Into Swedish Meetings

Sweden is known for its culture of meetings. Even small decisions can require several group discussions. And while this process can sometimes feel tedious and frustrating, it has made Sweden the most egalitarian nation on the planet.

As you adjust to your life at the Swedish workplace, mastering the art of meetings will be necessary. Here are 5 tips that’ll help you better understand this crucial part of the Swedish work culture:

1. Timing is Everything:

Schedules are very important in Sweden. Therefore, you can always assume that your meeting will begin and end at the exact moment it was scheduled for.

It might be unusual for some people coming from different cultures with a more relaxed sense of time, but taking a casual approach to schedules in Sweden won’t be in your best interest. It is considered very rude to be late in Sweden, and it is just as rude to let a meeting run late.

2. Hierarchy Goes Out The Window

In general, there is not much of a hierarchy in the Swedish workplace. While management roles do exist, everyone is expected to lead themselves, and speak up when they have ideas. This is particularly on display in Swedish meetings. In fact, the employment hierarchy is so irrelevant you shouldn’t be surprised to see the CEO brewing coffee!

3. You Are Expected to Talk:

Swedish meetings can be exhausting as everyone is expected to say something. Management legitimately wants to hear your thoughts on what is being discussed, so make sure you speak up whenever opportunities present themselves.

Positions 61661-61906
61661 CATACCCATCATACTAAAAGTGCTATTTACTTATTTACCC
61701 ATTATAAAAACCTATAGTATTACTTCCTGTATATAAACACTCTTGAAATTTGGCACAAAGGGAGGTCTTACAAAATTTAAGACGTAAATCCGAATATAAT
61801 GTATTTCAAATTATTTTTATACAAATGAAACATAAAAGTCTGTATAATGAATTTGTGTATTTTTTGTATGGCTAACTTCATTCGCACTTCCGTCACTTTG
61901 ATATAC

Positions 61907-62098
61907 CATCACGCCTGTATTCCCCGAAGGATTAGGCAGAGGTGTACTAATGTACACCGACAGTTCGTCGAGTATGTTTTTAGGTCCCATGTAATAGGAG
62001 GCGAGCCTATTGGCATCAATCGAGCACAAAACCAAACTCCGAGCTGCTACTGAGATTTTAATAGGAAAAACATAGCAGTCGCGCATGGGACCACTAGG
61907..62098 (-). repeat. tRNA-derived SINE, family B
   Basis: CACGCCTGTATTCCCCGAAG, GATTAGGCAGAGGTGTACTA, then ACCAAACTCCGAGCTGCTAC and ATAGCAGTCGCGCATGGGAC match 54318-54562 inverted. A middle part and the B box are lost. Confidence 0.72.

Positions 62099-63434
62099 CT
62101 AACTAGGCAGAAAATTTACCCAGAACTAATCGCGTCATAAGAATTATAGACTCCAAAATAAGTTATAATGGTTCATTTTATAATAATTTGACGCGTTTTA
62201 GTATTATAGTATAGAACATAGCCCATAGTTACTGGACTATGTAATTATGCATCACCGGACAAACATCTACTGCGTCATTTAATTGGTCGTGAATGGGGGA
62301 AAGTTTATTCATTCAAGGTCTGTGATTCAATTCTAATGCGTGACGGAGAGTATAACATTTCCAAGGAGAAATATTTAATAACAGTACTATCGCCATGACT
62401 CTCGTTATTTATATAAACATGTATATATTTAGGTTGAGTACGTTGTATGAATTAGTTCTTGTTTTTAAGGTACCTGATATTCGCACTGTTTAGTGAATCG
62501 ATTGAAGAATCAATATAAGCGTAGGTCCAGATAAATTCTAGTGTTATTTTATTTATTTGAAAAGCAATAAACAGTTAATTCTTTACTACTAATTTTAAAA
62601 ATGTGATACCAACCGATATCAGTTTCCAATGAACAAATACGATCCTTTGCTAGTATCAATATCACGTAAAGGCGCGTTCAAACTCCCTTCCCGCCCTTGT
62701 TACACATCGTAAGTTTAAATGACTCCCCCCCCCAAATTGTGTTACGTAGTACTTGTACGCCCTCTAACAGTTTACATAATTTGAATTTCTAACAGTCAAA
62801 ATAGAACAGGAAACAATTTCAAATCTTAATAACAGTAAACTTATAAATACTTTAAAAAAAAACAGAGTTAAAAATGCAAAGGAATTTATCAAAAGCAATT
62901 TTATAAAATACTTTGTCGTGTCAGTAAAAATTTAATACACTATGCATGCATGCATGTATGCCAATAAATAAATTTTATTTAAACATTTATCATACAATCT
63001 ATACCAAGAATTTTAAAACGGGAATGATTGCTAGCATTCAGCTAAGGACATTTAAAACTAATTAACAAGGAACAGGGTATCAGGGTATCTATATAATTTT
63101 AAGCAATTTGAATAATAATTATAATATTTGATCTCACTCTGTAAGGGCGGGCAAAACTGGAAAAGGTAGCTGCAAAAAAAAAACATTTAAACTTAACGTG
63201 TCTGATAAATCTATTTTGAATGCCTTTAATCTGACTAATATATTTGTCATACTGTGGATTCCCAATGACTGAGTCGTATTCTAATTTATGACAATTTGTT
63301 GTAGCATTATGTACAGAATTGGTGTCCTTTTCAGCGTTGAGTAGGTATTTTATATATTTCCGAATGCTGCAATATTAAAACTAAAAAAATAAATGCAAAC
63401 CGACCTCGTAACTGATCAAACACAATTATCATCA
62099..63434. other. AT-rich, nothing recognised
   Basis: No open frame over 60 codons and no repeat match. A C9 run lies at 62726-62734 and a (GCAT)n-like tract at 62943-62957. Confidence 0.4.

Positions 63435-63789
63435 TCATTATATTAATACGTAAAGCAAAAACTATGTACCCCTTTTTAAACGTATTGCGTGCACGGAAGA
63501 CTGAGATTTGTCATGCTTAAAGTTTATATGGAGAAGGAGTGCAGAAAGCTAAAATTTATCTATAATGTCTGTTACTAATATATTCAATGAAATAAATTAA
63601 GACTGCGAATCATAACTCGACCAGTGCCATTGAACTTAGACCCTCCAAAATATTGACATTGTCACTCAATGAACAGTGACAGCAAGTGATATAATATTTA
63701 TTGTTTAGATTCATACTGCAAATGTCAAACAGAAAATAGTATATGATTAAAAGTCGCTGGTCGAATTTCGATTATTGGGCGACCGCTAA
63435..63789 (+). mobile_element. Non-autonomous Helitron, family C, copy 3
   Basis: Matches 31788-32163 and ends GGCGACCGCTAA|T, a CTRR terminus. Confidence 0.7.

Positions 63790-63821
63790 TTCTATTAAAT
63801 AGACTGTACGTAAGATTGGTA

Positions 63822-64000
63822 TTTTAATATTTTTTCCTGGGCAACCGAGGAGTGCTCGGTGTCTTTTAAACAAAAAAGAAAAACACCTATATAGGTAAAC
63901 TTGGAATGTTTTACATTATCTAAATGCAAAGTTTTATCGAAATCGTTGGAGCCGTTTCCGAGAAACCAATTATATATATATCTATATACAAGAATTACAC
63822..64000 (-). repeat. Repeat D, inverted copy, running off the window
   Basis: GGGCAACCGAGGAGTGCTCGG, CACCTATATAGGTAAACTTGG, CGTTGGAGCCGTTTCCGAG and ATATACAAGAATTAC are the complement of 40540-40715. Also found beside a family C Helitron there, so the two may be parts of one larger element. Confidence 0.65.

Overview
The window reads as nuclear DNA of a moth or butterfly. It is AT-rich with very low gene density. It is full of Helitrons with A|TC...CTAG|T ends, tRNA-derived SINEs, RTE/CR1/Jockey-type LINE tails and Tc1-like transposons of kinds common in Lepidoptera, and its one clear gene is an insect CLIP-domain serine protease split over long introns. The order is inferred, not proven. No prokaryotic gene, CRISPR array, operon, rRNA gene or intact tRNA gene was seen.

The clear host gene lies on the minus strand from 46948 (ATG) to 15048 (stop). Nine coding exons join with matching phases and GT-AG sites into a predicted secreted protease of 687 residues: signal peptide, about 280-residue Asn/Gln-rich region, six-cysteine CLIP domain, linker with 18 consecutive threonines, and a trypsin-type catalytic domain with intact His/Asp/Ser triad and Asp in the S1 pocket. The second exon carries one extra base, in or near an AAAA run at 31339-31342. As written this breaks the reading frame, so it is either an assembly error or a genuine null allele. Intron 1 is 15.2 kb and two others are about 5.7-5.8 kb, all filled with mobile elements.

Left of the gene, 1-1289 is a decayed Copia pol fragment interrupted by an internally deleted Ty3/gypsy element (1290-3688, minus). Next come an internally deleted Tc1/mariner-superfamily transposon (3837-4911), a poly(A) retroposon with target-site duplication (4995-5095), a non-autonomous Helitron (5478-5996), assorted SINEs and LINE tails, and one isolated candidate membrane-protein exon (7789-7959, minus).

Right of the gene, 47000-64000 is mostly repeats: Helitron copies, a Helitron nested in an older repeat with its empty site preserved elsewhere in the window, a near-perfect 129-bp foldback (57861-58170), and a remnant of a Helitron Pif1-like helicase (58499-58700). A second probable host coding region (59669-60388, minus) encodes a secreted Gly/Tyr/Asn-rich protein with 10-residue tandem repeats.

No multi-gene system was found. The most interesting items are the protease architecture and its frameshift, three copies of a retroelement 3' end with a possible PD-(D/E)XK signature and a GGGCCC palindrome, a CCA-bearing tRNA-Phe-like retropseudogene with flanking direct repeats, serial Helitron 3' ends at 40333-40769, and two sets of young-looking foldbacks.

4. Opinions are Frowned Upon:

While your boss will want to hear from you, it’s not exactly your opinion that they are after. Instead, they will simply want to see how you interpret the facts of whatever is being discussed. Pros and cons are very big in Sweden so think in terms of what might go well, and what might go wrong if a certain decision is made. That’s what your boss is hoping to hear from you!

5. It Could Take Awhile

Swedish decisions cannot be made until consensus is reached. In these conversations, no one is forcing their will on the group. Instead, you collectively get together and try to find a decision that will be pleasing to everyone.

Because this is not very easy to accomplish, Swedish meetings will often take place over several days. Most of the time, there will not be a predetermined day that controls when the decision will be reached. Instead, the discussion will go on until the middle ground has been identified.

It is easy to grow frustrated with this process at first, but if you are like most Swedes, you will ultimately find that it helps create the most pleasing conclusions.

Swedish meetings can seem confusing and understanding them can be overwhelming at first. That’s where our online course on YouTube comes in handy!

Check it out. Peers Bridge